a Pecan Shell
Named for an Englishman
who was a shareholder in the railroad,
Best was nothing but a switching point on the Orient Railroad. When
oil was discovered in 1923, Best mushroomed as the regional supply
center. The population grew to an estimated 3,500 in just two years.
Best gained an instant reputation for being a wild town. Perhaps added
by the irony of its name and a novel (The Big Fist) written in 1946
- set its bad reputation in stone.
The town's unofficial slogan was "the town with the Best name in the
world and the Worst reputation." After the boom fizzled, only 300
people were left in the 1940s. A service station / post office was
still in operation in the 80s and by the 1990 Census - only 25 people
were left. It is now listed as 0001.
Getting There - As best I could figure out, Best was located at
Hwy 67 and Best Lane, between the highway and the train tracks located
about a block south. Best Lane turns north off of 67, and is called
Lone Wolf Lane south of the highway. Santa Rita Road runs parallel
with and between the highway and tracks, and goes to the Santa Rita
No. 1 well in Texon.
The only structures that remain standing are a small blockhouse and
Springston Ranch (see photos below).
There were no signs of life at the ranch house other than an old pickup
and a roof-mounted satellite dish. I did get there before sunrise,
but there were no lights burning. After crossing the tracks, Lone
Wolf turns back to the east; I did see what appeared to be the remains
of some type of corrogated tin building across the road from the blockhouse,
but it was totally collapsed. Traffic on the back roads was light,
namely a couple of oil field types checking wells, I reckon. There
was an active rig west of Best. Not much more than that. - George
Shaffer, March 17, 2006
on Santa Rita Road in Best
Photo courtesy George Shaffer, 2006
of our office reportedly taken in Best, Texas in 1925. The company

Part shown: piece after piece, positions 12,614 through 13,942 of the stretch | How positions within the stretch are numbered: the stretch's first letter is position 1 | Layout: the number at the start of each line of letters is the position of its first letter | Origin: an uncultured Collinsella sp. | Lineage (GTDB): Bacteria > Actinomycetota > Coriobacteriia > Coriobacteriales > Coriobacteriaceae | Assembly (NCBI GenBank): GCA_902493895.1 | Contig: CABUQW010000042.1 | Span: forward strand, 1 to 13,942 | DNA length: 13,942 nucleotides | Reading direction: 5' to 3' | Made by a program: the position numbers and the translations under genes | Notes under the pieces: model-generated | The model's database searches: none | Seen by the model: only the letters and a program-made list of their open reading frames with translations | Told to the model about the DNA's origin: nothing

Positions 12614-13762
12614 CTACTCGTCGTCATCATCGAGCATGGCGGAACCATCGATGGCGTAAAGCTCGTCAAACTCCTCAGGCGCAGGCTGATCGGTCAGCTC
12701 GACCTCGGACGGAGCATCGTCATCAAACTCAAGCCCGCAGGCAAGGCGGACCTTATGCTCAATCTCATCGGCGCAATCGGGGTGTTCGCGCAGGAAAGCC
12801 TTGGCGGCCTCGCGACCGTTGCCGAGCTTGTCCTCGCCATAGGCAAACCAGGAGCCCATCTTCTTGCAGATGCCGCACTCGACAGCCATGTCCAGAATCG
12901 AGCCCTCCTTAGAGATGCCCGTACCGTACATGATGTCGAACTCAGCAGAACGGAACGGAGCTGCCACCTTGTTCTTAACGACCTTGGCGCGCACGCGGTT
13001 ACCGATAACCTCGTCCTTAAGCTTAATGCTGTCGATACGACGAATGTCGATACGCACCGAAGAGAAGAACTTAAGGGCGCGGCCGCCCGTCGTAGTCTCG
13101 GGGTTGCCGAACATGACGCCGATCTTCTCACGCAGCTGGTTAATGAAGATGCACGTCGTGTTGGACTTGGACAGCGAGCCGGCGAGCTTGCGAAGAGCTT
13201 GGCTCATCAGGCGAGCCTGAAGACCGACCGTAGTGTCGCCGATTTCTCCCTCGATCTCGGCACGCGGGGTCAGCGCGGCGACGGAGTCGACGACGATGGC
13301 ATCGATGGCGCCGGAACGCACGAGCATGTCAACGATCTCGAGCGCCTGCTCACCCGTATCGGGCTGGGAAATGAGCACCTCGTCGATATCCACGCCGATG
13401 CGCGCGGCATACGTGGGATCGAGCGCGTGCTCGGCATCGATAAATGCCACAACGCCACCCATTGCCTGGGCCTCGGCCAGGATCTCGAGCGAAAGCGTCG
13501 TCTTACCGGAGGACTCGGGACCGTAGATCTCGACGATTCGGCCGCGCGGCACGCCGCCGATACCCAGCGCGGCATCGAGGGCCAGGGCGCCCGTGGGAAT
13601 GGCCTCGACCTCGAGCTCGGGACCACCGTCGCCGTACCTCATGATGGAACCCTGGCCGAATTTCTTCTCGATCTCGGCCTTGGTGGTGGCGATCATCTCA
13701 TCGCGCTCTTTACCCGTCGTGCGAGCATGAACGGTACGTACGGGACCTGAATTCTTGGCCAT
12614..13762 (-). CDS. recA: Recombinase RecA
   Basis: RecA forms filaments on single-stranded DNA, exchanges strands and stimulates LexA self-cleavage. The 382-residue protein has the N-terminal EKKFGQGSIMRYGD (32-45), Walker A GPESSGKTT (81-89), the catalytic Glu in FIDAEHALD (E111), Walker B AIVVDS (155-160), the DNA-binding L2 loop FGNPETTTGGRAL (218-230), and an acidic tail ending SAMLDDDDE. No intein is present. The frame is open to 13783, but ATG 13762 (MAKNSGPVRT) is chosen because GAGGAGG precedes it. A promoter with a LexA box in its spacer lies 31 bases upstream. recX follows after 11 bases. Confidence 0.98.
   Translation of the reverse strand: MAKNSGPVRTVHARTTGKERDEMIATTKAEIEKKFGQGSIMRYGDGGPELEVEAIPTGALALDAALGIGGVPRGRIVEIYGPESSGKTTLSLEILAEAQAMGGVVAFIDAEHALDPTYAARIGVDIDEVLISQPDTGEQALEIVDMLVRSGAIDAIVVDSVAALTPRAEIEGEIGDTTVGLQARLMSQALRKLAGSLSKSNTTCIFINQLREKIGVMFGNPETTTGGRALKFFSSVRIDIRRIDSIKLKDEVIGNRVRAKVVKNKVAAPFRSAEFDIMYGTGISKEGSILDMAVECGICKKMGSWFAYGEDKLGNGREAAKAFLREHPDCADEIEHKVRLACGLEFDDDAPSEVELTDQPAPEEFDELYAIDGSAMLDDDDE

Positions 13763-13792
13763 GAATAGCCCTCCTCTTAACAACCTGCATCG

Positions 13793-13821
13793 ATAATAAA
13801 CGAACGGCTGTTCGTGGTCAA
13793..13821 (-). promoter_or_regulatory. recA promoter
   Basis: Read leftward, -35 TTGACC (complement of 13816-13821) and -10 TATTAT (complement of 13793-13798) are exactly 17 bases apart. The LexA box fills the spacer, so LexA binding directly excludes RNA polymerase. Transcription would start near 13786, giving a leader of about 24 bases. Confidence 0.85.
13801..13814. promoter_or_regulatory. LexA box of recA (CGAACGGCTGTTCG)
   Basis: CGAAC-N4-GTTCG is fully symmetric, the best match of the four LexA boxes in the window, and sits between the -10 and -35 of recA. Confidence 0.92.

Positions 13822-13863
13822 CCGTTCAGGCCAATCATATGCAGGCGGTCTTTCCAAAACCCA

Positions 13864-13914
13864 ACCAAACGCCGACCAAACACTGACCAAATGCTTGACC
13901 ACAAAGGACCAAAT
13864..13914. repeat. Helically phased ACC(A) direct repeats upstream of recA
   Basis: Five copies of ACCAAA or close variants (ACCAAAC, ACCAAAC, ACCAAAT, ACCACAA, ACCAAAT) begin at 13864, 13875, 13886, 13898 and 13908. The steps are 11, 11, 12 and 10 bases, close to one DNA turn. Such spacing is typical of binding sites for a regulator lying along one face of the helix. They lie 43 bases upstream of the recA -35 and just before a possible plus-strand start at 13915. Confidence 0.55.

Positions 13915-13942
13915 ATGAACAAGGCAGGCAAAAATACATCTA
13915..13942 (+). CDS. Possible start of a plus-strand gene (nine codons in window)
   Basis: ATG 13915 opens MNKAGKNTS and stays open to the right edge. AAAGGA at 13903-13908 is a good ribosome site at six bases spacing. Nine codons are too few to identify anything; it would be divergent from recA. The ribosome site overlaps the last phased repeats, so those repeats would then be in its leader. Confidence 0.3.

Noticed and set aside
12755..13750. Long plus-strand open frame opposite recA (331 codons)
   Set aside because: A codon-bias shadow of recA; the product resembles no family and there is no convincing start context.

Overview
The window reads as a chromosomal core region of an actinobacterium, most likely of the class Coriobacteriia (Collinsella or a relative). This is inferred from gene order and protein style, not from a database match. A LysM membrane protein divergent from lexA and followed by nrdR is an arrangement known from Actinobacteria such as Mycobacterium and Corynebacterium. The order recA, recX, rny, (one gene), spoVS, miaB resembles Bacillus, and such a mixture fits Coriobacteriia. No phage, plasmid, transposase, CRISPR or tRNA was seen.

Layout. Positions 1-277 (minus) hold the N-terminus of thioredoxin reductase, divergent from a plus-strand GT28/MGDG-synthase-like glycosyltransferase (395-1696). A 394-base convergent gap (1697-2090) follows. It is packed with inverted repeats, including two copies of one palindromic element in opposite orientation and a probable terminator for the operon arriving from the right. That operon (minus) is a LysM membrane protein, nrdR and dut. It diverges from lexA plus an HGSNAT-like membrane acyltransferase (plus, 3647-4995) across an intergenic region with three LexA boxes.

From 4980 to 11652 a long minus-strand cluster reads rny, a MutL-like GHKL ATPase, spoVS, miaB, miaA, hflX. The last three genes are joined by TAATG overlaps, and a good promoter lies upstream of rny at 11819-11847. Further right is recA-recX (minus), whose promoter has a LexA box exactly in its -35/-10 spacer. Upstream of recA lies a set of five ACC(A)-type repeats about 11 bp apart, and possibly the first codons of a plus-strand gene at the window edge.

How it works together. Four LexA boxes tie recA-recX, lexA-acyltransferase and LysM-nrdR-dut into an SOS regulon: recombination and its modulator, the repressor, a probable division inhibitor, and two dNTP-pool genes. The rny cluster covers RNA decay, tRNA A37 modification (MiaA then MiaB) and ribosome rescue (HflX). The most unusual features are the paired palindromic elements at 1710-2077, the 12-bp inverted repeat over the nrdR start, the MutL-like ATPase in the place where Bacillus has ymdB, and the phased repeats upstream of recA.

got its start building wooden oil derricks and Best was a small oil
boom town back then. We’re now known as McDermott International, Inc.
- Bill Soester, November 19, 2012
|Texon oil field
Click on image to enlarge
Photo courtesy Brian R. Jack
on image to enlarge
Photo courtesy Brian R. Jack
on the right is my Grandfather, Elmer Ellsworth Hartzell"
- Brian R. Jack, February 25, 2007
Wanting pictures of Best, Texas
My husband, Charles Otha Dixon was born September 27, 1934 in Best
Texas. His parents were Clarence Oliver Dixon & Ivy Sims Dixon.
Wish I had pictures of that year. Anyone can contact me at this
email: firstname.lastname@example.org - Thanks, Marianne Dixon, Borger, Texas,
May 30, 2012
My grandfather, Richard Baker Jr., was the District Attorney in
Best about 1925. I still have his business card. He was getting
ready to bust some "dishonest" oil guys about 1927, and they laid
an ambush for him coming back from San
Angelo. He managed to evade them but they caught him in the
street the next day and broke his jaw. My grandma, who was from
Indiana and met him when he was chasing Pancho Villa, said she was
done. They went to have his jaw fixed at Walter Reed in DC and they
left Texas forever. Dad's great grandfather was a leading citizen
in Crockett, Texas.
It was a tough way to leave Texas. - Tom Baker, Kilmarnock, Virginia,
January 28, 2009
I, Brian Ross Jack, was born in Best, Reagan
County, Texas on 29 July 1928, to Marion Hugh & Helen Wanita
Hartzell Jack. My grandfather also lived there: Marion Hale & Lucretia
Montgomery Jack. They lived about 100 yards in front of our house.
My father and grandfather both worked in the oilfields. My father
also did welding and mechanics in his garage next to our house.
It is my belief that most of the residents moved to Kermit,
Texas. My mother, sister and I left Texas and moved to live
with my grandfather, Elmer Elsworth & Lulu May Kahler Hartzell in
Orting, Pierce County, Washington in 1935. God Bless. - Sincerely,
Brian R. Jack, Fort Worth TX, May 06, 2006
My mother, Mary (Vandervort) Hensley, lived in Best as a girl. Her
father worked in the oil fields. Her youngest sister, Rhea, was
born in Best. My mother passed away on April 30 at the age of 91.
I visited Best with my mom a few years ago, and the photos you have
online are exactly what I saw then. I thought Mom told me that the
stone structure was the jail. She pointed out the hill where the
town's water tank once sat. My Mom's parents were Bonnie and Emmett
Vandervort. My grandfather died of a heart attack while at work
in the oil fields in the 40's and my grandmother eventually moved
to Los Angeles. I've heard a few stories about the wild town that
Best was. There was a newspaper article about the Wild West town
of Best, but I have lost track of it. I've heard that my grandmother
made bootleg alcohol and also ran a small grocery store for a time.
Some of my mom's relatives still live in San
Angelo and her oldest sister Vanatta was married in the old
Cactus Hotel. Just sharing a few little tidbits that I recall. Thank
you. - Charlene Hensley, May 11, 2006
1940s map showing Best,
ghost towns Texon,
and Big Lake
the county seat
state map #4335
Courtesy Texas General Land Office
Escapes, in its purpose to preserve historic, endangered and vanishing
Texas, asks that anyone wishing to share their local history and vintage/historic
photos, please contact